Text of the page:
Many years ago my grandfather was negotiating the purchase of a field in rural Vermont. He wanted to build a vacation home, and saw a For Sale sign on a plot of land. The owner was Charlie Foster.
Charlie was a farmer, looking to sell a corner of his property he no longer needed. True to Vermont form, he was a man of few words: Why use sentences when a word will do?
The halting conversation turned to the spring on the property. My grandfather wanted to use it as a water-source for his planned house.
“Has the spring ever run dry?” he asked Charlie.
Charlie removed his pipe from his mouth. “Nope.” He put the pipe back in his mouth.
“Can you guarantee me it won’t run dry?” Henry Perry wanted to know.
Pipe out: “Nope.” Pipe back in.
Negotiation, Vermont style.
Few words or whatever, Charlie was simply stating the facts. Who can guarantee the future of a spring? Springs are all ultimately rain-dependent. They do not self-replenish.
With one exception. In John 4:14, Christ says, “Whoever drinks of the water that I will give him will never be thirsty again. The water that I will give him will become in him a spring of water welling up to eternal life” (ESV).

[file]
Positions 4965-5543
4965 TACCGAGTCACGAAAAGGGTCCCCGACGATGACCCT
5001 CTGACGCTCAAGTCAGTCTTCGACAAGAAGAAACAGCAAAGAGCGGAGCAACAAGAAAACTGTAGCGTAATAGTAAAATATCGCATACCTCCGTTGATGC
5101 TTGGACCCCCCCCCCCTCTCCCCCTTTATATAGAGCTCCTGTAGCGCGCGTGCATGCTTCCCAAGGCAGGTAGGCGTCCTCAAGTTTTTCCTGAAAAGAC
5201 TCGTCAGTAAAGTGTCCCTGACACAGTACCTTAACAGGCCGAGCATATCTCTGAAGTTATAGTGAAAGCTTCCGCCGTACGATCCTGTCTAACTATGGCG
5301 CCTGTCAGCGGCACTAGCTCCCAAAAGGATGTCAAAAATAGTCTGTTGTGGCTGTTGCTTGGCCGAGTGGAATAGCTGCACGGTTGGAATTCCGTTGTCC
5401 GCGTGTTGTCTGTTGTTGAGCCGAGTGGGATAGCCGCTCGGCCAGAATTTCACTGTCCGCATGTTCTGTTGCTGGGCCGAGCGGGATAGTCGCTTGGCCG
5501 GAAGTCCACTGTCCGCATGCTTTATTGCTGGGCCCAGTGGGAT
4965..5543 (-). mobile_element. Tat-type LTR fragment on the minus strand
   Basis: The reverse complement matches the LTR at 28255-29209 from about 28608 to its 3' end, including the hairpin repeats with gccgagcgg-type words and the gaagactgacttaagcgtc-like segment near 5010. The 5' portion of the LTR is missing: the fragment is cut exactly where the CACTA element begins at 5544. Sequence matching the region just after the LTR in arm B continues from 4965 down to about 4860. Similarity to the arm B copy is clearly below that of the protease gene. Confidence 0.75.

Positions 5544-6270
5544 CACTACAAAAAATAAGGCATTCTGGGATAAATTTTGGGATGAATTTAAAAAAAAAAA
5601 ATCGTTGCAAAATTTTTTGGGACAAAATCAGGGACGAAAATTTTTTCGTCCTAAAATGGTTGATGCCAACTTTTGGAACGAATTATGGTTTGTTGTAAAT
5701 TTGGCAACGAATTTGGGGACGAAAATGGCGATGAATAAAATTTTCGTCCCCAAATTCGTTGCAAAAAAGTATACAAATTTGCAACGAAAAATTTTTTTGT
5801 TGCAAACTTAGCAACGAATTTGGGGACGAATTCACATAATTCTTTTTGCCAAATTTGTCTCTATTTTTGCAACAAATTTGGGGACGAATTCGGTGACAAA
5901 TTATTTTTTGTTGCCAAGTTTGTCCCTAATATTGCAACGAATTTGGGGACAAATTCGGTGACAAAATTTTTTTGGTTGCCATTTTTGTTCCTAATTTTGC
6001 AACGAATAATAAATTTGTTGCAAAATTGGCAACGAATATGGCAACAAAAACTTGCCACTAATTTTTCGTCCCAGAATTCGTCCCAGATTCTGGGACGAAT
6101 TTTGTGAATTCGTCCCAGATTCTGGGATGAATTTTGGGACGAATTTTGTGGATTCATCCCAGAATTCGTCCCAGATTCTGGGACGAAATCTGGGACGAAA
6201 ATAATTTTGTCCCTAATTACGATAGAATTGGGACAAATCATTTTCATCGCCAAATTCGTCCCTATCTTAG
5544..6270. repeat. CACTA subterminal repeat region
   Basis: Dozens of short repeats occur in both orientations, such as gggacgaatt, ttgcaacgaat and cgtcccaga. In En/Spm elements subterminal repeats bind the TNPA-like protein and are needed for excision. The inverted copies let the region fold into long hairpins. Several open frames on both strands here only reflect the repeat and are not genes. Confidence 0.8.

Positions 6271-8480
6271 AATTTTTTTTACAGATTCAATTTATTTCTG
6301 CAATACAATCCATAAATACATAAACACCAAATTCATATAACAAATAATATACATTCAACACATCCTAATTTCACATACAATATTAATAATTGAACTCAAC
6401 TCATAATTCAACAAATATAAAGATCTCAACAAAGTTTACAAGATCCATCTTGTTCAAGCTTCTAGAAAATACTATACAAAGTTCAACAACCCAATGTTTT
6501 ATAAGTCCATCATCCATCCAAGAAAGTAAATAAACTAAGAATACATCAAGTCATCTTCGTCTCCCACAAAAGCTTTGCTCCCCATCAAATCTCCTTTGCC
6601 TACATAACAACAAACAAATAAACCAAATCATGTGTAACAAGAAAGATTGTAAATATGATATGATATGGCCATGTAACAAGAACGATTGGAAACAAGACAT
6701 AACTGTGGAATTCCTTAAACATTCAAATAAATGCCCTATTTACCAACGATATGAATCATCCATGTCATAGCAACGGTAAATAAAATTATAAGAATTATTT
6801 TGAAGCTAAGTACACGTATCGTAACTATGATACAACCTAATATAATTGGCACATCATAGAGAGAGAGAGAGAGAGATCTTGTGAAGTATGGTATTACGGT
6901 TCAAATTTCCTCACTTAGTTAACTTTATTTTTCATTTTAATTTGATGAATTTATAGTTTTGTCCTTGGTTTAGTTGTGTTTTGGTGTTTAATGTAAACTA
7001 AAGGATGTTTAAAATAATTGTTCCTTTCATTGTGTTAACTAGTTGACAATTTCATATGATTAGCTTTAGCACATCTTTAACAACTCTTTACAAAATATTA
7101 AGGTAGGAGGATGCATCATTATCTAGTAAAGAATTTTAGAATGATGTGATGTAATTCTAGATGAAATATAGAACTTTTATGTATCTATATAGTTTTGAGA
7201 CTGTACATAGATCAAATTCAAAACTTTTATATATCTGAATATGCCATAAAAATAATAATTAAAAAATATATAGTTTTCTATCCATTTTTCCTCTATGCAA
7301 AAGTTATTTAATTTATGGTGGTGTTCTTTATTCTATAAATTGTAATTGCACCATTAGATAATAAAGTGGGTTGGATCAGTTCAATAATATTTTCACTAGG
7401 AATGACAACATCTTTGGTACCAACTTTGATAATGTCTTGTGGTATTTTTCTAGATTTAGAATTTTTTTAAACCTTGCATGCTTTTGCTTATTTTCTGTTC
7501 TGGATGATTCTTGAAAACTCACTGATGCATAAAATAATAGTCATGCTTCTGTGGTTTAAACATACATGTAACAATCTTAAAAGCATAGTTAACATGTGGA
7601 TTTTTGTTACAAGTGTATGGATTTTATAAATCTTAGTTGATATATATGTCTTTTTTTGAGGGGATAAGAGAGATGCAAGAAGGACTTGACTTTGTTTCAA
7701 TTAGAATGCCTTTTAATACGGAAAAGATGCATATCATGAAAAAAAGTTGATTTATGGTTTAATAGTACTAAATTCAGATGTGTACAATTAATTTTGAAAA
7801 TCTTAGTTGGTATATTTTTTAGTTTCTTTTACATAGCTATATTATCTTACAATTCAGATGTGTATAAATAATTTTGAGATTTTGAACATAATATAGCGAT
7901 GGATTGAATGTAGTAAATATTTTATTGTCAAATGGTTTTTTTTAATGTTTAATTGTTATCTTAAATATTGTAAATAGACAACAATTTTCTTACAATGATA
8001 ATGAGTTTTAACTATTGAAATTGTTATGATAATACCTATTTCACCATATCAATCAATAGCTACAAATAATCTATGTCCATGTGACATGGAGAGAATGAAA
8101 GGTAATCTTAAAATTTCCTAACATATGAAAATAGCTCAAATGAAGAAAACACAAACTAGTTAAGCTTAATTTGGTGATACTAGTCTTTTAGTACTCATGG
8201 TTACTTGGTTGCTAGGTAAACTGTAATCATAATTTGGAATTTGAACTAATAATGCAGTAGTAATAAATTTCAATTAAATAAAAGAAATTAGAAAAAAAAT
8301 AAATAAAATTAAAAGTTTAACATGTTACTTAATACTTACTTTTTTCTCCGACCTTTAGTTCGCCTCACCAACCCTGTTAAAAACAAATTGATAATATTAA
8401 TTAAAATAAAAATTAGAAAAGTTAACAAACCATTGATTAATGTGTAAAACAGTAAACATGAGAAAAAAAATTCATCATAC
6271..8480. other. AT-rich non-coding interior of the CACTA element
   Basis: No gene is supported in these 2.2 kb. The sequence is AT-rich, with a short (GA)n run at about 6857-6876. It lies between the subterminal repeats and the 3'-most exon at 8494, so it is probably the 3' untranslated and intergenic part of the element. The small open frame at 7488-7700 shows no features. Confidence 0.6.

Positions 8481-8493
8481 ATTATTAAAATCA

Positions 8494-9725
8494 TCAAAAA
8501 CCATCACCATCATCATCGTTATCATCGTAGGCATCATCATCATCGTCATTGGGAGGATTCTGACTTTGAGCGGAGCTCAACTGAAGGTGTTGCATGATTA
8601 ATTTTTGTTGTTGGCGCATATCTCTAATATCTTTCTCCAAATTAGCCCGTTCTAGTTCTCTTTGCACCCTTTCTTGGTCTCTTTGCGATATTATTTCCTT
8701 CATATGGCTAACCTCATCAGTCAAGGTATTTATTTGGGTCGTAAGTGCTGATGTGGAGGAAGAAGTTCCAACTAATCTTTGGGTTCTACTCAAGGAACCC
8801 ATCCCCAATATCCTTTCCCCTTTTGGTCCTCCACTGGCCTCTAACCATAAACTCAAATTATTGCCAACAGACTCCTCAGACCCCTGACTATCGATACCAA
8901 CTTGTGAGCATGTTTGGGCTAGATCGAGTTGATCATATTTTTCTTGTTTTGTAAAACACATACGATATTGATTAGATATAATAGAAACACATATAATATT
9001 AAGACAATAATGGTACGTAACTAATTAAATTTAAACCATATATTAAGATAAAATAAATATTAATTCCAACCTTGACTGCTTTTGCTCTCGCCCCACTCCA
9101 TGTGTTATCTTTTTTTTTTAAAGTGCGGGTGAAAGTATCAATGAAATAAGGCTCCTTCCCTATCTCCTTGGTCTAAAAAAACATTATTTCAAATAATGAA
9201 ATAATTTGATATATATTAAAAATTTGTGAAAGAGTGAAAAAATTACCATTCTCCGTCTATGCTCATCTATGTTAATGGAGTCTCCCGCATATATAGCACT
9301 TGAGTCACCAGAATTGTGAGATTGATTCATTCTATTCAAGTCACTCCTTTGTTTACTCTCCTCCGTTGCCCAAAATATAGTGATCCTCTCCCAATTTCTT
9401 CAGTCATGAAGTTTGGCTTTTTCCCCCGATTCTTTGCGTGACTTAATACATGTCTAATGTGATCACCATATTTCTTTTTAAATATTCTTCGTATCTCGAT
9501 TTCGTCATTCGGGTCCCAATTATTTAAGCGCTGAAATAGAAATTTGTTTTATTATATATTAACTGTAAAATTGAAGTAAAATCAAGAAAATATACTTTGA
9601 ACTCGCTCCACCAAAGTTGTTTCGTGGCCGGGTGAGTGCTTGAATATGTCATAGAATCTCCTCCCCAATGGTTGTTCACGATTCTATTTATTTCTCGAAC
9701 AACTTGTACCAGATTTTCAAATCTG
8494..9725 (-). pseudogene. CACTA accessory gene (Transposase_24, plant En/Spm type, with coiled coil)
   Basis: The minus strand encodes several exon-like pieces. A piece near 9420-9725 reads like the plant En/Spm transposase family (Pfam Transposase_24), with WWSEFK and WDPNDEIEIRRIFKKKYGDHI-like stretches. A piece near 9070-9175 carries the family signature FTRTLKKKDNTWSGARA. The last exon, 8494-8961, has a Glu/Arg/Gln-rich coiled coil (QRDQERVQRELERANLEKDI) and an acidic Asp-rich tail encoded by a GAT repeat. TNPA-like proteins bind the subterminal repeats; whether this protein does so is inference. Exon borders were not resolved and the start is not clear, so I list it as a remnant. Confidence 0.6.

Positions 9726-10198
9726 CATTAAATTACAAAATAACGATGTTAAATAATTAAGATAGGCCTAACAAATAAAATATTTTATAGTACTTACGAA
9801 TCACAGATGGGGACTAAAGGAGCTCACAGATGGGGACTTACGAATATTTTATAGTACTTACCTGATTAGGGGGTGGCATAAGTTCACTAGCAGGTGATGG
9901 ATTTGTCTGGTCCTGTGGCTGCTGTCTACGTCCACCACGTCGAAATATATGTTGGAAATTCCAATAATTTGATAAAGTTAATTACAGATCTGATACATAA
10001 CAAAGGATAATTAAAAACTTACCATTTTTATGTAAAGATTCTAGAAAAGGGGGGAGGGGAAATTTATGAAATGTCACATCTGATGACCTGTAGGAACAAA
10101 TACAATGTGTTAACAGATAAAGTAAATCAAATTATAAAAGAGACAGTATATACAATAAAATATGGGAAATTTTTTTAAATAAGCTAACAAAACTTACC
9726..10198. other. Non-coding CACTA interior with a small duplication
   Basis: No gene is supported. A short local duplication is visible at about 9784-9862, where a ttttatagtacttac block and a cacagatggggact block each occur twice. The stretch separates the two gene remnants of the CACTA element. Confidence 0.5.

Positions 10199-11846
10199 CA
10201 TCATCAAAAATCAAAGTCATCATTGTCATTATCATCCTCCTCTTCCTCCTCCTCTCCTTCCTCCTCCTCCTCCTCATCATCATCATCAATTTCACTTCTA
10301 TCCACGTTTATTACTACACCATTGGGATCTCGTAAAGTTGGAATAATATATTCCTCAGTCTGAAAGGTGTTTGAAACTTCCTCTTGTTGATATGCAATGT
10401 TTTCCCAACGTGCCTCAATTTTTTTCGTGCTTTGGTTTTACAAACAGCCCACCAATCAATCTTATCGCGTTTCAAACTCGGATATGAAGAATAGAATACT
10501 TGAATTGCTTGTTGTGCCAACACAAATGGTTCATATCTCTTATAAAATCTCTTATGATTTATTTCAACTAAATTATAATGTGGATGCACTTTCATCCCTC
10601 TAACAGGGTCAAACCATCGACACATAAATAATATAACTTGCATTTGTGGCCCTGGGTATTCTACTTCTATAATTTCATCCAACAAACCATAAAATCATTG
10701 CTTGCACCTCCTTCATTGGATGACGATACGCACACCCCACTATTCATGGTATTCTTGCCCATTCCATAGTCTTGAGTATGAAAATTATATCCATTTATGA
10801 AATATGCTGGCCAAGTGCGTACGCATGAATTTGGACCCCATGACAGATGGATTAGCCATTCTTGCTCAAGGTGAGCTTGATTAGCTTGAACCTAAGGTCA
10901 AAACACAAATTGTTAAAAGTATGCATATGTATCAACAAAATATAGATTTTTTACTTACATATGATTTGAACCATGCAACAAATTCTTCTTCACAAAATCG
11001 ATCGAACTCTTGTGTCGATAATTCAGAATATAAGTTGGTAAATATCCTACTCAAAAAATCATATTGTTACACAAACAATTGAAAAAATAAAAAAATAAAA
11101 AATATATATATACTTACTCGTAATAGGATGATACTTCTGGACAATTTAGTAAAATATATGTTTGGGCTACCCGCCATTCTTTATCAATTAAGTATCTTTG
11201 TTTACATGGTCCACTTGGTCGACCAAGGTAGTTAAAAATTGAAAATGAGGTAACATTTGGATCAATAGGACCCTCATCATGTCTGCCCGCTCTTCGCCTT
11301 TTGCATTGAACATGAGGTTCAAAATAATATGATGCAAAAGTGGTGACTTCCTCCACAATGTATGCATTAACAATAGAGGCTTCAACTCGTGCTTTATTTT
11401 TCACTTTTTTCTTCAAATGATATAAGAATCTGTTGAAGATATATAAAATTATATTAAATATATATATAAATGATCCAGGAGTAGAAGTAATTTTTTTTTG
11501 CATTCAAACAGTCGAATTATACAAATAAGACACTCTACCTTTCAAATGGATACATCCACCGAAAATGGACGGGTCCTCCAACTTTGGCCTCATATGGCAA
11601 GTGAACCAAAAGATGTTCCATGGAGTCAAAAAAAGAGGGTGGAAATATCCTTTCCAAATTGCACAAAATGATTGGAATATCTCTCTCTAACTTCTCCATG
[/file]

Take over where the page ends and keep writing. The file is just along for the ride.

Water that becomes a spring! It doesn’t need to be replenished, because it is self-replenishing. It becomes its own source.
And notice where: Not in a Vermont field, but inside “whoever drinks”. It “will become _in him_ a spring of water.”
In him? In the man who finds out his daughter has cancer? A self-replenishing spring “in him”? Yes.
In her? In the confused 14 year-old who is pressured for sex – by her youth pastor? A self-replenishing spring “in her”? Yes.
In them? In the Argentinian Christians whose minister preaches against local drug lords, and days later see their building leveled by arson? A self-replenishing spring “in them”? Yes.
The water Christ gives us doesn’t make us numb. We will still face dismay and confusion and grief: things that are “common to man” (1 Cor 10:13). The water is not an anesthetic. It is water – but of the very best kind: internal (“in him”), sustaining (“never be thirsty”), and self-replenishing (“a spring…welling up”).
Will Vermont farm-fields give us that kind of water? Nope.
But Christ will.